The Dean of the Massachusetts School of Law, Lawrence Velvel, is a Dean with opinions. That alone is not unusual. He expresses them — that's a bit rarer, as Deans sometimes mute their views so as to avoid offending alumni. But this Dean has a no-holds-barred blog, Velvel on National Affairs. Try out Re: Fooling and Signing Up Reservists and National Guardsmen For Iraq for a taste:
A blog posted here on Monday, December 6th mentioned the widely known fact that some soldiers are claiming that the Executive’s action in forcing them to continue serving in Iraq is unlawful because their contractual terms of enlistment have expired. It was said here that the soldiers will lose in court, because the gutless judiciary will not rule against the Executive during a war. It took the courts less than 48 hours to prove that this rather elementary prediction was correct. On Wednesday, December 8th, Washington, D.C. Federal Judge Royce Lamberth denied a so-called preliminary injunction against sending one of the soldiers back to Iraq. According to a newspaper report, and putting the matter in lay terms rather than in legal gobbledygook, Lamberth said there is no way the plaintiff could prevail. Lamberth, for whom there was some hope a number of years ago, has in recent years shown himself to be just another judicial shill for the Executive, and has now done so again.
Incidentally, I think this comment is unfair to Judge Lamberth, who actually has an independent streak, and would be seen as one of the top judges in the US but for his temper which gets the better of him once in a while. But it gets better:
In this country people sign up for the Reserves or the National Guard because they need extra money to feed their families or for school — it usually ain’t the rich who sign up for this, baby. They are told their service will involve only a small commitment like some weekends and two weeks in the summer, and are told that their commitment runs for only certain periods of time, e.g., for only one year under the so-called Try One program. When joining up, they sign contracts that say things like “I have enlisted for a period of one year, 0 months and 0 days.” Afterwards, having been told by recruiters that their service will be only minimally invasive (to use a medical term and make a bad pun too) and will last only a fixed period, they suddenly find themselves in Iraq, in danger of being killed, and ordered to remain in that situation far beyond what they thought was the fixed end of their term of service. When this happens, most do not raise legal objections because conformity is the military and human norm. Those who do make objections are met with a barrage of legal arguments purporting to show that they knew of and agreed to the possibility of extended service in a killing zone. (Fittingly, barrage is a military term.)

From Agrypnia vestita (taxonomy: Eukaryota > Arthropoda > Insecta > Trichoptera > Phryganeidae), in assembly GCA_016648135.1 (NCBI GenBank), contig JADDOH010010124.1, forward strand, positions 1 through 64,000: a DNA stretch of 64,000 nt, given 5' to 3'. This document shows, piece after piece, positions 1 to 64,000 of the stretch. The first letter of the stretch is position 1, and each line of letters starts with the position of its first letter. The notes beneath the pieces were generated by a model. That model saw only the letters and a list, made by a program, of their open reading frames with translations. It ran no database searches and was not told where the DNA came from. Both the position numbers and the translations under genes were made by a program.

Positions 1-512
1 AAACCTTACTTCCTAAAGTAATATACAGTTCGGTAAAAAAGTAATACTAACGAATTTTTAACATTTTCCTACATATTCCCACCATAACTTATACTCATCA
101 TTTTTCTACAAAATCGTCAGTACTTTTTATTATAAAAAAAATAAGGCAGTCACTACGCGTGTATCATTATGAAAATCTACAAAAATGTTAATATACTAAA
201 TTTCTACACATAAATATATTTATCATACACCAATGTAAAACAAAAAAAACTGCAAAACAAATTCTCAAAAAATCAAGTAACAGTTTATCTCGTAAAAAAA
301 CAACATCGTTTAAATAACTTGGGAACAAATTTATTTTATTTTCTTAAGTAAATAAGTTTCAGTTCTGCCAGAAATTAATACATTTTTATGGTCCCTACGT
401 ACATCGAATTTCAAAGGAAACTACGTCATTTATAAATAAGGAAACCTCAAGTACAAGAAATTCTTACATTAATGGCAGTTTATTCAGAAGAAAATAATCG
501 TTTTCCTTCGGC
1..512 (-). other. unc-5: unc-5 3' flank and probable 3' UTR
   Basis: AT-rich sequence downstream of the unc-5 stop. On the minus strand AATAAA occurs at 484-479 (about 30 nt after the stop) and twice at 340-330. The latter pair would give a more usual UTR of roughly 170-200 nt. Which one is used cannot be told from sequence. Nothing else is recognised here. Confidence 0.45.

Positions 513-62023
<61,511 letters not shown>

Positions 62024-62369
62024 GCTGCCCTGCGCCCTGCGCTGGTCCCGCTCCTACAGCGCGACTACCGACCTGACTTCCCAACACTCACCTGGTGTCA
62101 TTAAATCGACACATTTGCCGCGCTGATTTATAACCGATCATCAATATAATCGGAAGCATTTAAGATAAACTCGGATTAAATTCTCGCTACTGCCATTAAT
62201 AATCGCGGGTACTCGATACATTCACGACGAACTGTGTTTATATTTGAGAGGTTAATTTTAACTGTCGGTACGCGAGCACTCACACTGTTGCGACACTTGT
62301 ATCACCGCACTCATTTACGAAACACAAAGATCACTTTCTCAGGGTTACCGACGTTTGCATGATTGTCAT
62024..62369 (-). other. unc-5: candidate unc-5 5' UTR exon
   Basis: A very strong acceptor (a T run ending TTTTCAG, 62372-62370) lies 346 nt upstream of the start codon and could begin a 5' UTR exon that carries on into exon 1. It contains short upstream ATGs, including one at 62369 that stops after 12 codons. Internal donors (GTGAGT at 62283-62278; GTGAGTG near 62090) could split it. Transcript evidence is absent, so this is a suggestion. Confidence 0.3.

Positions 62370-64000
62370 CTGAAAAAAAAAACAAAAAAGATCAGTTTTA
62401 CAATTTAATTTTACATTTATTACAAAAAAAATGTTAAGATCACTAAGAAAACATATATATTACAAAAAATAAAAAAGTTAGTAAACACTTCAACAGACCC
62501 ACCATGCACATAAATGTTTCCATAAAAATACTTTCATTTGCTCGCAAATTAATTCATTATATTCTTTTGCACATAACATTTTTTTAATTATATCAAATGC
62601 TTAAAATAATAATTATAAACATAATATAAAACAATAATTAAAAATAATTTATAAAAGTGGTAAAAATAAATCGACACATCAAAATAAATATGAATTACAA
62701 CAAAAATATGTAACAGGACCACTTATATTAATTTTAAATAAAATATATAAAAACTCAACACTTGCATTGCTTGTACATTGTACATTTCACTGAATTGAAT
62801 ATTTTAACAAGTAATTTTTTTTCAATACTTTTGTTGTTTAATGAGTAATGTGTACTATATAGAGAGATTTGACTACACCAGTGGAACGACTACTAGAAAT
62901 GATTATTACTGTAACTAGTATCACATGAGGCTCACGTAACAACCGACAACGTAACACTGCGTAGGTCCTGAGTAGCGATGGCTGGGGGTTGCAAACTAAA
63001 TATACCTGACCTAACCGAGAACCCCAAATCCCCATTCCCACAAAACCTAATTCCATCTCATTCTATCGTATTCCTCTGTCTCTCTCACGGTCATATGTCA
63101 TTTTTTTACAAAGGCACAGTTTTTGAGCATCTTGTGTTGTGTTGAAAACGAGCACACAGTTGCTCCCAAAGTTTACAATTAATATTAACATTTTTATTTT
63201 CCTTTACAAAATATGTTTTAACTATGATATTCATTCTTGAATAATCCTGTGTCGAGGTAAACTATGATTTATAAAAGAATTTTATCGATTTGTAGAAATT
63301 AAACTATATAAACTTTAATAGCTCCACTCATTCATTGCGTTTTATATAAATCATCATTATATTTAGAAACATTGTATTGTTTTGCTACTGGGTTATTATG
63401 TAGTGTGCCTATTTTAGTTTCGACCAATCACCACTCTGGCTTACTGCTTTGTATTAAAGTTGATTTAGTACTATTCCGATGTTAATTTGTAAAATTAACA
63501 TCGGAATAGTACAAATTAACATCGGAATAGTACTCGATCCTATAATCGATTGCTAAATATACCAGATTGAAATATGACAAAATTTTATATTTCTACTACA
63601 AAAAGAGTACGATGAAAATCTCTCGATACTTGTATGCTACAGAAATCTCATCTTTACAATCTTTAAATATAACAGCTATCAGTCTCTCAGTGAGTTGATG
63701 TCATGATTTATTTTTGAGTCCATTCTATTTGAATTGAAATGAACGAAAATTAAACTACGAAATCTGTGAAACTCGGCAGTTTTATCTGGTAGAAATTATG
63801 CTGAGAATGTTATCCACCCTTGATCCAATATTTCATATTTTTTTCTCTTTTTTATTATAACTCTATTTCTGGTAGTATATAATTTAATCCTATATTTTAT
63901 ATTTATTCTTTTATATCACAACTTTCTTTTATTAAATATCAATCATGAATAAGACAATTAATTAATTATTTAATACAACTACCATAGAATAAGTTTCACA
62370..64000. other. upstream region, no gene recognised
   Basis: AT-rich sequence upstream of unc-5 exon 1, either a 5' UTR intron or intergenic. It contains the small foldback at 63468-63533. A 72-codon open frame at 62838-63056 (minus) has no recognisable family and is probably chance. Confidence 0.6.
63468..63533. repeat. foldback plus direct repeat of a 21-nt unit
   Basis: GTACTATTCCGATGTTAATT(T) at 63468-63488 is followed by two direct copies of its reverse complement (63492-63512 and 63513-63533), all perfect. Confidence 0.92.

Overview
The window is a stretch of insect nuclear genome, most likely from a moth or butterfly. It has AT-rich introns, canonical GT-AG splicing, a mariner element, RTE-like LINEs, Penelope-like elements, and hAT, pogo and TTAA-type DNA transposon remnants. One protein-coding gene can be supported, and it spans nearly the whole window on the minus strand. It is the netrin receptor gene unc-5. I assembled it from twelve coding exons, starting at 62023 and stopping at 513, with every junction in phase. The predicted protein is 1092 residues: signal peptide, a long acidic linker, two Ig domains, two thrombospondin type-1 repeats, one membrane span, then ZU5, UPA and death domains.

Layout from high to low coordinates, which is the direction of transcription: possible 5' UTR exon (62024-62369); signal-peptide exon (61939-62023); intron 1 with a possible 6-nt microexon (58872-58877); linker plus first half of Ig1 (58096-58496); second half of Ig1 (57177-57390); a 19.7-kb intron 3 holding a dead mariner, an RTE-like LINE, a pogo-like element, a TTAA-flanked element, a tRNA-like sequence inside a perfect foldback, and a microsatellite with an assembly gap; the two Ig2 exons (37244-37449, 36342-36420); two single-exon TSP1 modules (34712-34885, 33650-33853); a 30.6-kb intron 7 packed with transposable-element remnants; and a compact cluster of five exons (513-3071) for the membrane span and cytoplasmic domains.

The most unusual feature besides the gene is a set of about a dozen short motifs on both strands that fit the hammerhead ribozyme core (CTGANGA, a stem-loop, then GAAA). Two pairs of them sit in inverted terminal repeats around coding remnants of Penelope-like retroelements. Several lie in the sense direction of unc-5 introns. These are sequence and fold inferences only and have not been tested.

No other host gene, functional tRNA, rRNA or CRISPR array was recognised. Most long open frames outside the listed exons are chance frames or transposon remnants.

The barrage comes down to this, in plain English. When they signed up, the soldiers (cum victims?) signed a contract. Like lots of government documents — and much on the order of the completely unreadable Internal Revenue Code — the contract contains legal phraseology meaning that the terms of enlistment can be altered if certain events occur on or in connection with this or that section of the federal statutes — so that one has to read the cross referenced federal statutes to find out what the true situation is. The recruit thinks he is signing up for a fixed term, he signs a paper saying this, but in reality he or she may possibly be signing up for something very different — for a couple of years in Iraq, for example.
Maybe this whole process wouldn’t be so obnoxious if recruits had Philadelphia lawyers with them to explain all this to them. But people who can afford Philadelphia lawyers don’t sign up for the volunteer service, and people who sign up for it can’t afford and wouldn’t dream of using any lawyer in connection with this, let alone Philadelphia ones.
And there's more…